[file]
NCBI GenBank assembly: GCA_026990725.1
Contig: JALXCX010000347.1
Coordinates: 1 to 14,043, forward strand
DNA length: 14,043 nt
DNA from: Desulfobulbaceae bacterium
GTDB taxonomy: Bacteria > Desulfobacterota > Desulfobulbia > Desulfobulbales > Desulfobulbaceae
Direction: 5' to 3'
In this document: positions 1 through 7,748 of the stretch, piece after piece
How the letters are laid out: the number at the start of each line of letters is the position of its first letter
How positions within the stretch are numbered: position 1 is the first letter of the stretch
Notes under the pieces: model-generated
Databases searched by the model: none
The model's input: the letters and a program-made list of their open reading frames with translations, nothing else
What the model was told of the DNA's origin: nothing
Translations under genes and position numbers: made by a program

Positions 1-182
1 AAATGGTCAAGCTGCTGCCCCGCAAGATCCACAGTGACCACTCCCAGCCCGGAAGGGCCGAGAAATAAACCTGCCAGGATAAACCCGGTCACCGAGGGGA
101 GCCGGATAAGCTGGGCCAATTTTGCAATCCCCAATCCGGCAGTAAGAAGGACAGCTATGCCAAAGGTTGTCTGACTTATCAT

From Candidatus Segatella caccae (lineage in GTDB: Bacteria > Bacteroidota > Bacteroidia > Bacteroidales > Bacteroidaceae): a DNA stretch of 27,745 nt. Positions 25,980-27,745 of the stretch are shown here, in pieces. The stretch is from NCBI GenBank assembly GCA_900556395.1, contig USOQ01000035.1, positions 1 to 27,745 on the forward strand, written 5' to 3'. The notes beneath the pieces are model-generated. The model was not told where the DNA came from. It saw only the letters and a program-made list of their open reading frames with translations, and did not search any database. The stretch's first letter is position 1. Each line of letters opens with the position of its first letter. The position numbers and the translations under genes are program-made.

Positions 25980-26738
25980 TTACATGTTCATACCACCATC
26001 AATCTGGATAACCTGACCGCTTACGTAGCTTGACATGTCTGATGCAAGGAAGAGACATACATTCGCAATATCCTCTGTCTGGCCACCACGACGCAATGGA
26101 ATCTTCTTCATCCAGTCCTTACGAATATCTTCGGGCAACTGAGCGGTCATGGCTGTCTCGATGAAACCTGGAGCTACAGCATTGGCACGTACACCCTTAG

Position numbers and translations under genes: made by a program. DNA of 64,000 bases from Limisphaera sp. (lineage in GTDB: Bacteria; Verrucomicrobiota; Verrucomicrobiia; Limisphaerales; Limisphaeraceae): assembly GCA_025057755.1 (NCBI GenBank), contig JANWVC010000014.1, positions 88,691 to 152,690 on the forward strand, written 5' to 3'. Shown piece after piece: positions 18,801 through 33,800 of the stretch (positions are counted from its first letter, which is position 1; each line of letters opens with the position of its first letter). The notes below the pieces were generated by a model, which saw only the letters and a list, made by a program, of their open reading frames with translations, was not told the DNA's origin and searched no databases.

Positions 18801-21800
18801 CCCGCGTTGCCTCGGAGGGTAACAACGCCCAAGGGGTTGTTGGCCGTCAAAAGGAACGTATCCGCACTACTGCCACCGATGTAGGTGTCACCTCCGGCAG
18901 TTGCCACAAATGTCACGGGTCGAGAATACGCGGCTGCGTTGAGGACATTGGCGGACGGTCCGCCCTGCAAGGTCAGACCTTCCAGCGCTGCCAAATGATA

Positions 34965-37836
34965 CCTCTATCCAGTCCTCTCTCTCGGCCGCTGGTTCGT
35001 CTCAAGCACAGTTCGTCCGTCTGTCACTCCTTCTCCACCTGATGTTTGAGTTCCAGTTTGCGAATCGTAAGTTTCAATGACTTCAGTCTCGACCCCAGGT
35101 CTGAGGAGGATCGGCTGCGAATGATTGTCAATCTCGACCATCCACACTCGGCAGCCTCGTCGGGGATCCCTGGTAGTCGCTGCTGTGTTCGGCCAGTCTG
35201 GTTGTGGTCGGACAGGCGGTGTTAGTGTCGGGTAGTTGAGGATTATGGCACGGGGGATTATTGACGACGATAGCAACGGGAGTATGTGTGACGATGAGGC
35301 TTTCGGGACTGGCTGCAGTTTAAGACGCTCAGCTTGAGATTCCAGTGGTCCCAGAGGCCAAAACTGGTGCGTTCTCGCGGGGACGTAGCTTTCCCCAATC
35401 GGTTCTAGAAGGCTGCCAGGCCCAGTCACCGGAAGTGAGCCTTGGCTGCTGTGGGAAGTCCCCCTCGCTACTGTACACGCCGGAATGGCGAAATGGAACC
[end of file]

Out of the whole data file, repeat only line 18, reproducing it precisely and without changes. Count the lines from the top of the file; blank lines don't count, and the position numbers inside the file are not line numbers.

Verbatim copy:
101 GCCGGATAAGCTGGGCCAATTTTGCAATCCCCAATCCGGCAGTAAGAAGGACAGCTATGCCAAAGGTTGTCTGACTTATCAT